Virtual work experience Virtual work experience offers students the chance to learn more about local government and undertake tasks that are sector specific
Internships Internships give individuals the opportunities gain experience of working in local government and develop workplace skills.
Promotion of vacancies Whether it is entry level work, apprenticeships or graduate level positions, you can promote your council’s opportunities to local providers.
Employer visits Some providers look to take their students on employer visits. This is a useful way for them to see a real workplace and get an idea of the what working in local government is like.
Mock interviews Some providers ask organisations to provide support with mock interviews. This allows students to practice their interview skills.
Career Ambassador programmes Creating a Career Ambassador programme within your council is another good way of engaging young people.
The Careers and Enterprise Company The Careers and Enterprise Company is the national body for careers education in England, supporting schools and colleges to deliver modern careers education. It aims to support young people to find their next step.

 

Employability skills in local government

Working in local government requires a wide variety of skills. Ensuring you have a strategy in place to enable young people to develop these, including during work placements, is important. Some of these are listed below.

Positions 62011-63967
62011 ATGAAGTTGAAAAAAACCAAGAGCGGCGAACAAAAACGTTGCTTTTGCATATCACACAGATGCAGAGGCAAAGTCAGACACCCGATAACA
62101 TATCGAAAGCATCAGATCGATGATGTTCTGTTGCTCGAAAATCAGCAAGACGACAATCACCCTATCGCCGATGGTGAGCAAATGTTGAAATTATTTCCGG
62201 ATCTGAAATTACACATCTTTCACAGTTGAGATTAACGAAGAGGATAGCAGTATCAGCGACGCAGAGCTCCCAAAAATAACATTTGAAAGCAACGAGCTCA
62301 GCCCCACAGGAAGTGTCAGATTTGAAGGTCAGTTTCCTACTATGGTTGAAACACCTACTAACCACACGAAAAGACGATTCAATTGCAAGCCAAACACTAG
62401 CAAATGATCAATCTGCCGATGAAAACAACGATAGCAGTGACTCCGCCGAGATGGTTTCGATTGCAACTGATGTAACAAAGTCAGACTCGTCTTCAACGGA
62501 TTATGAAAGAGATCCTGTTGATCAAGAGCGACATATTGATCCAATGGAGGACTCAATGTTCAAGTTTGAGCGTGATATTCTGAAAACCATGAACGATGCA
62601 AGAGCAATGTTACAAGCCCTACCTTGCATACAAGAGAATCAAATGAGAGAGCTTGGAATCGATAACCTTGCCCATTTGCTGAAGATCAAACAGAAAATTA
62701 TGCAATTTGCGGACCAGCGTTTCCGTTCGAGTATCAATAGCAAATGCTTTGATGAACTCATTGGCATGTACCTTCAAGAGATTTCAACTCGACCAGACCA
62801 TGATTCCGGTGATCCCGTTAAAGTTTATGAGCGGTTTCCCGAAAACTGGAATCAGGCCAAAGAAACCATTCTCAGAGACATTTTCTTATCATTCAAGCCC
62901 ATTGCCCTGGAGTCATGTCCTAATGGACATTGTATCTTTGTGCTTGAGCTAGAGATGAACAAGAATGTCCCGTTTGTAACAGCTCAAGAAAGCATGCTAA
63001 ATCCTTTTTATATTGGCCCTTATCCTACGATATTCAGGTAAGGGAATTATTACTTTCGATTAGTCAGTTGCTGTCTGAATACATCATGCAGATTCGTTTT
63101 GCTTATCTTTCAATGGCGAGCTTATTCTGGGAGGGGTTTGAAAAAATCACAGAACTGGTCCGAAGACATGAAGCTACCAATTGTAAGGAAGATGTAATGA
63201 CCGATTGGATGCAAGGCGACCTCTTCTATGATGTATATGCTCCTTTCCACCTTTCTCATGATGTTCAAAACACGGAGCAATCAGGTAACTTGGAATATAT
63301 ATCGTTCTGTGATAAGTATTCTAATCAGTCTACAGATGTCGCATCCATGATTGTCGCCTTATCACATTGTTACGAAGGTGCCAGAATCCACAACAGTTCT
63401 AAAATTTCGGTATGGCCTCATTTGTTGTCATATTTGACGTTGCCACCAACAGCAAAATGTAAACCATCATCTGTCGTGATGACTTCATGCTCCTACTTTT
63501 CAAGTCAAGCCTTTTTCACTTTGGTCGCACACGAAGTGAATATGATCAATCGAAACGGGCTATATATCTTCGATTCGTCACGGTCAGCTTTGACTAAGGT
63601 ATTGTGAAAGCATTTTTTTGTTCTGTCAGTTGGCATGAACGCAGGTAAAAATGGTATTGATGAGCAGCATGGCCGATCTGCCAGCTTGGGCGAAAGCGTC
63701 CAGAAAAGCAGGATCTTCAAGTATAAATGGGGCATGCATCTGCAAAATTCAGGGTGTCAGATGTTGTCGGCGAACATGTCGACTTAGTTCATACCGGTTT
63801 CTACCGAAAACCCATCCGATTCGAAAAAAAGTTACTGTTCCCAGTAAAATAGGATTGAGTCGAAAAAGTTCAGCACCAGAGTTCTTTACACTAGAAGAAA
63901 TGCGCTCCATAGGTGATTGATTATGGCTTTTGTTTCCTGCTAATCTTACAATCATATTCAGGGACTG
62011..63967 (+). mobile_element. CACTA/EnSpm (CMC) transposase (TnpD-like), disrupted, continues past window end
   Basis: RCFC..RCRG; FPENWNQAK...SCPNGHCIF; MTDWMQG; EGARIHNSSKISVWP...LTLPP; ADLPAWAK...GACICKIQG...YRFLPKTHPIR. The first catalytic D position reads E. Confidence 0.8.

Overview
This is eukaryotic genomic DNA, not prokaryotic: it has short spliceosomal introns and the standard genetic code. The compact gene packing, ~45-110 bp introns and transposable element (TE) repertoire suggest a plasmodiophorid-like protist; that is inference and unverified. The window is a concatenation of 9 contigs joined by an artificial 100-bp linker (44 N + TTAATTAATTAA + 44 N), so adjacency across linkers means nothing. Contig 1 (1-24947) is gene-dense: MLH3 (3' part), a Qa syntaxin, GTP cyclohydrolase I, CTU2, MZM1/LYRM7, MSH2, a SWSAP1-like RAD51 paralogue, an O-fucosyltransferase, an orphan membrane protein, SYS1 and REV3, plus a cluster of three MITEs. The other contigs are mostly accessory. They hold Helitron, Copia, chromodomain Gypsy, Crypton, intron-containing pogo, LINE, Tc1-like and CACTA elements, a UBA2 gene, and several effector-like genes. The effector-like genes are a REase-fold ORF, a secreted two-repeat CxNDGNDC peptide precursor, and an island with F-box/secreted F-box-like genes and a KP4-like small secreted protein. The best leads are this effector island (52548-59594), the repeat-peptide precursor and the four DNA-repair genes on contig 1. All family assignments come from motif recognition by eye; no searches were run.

Ensuring the recruitment process is fit for purpose

Young people may be new to the workplace and have a different approach to seeking opportunities. Therefore it is important your recruitment strategy reflects this.

A recruitment and retention best practice page has been created which focuses on the six P’s: Plan, Promote, Process, Partnerships, People and Pledge.

Engaging with young people

Each year there are more young people looking to enter to world of work and as a sector we need to ensure we engage directly with the future workforce. Below are some ideas you may want to consider:

Online visibility

Review your website and your jobs board to reflect on how your council is represented. This is an opportunity for you to sell the benefits of working in local government and the array of careers available. When considering joining an organisation, 58 percent of young people stated that it is important that an organisation has a good reputation (Youth Employment UK Youth Voice Census 2023).

Social media presence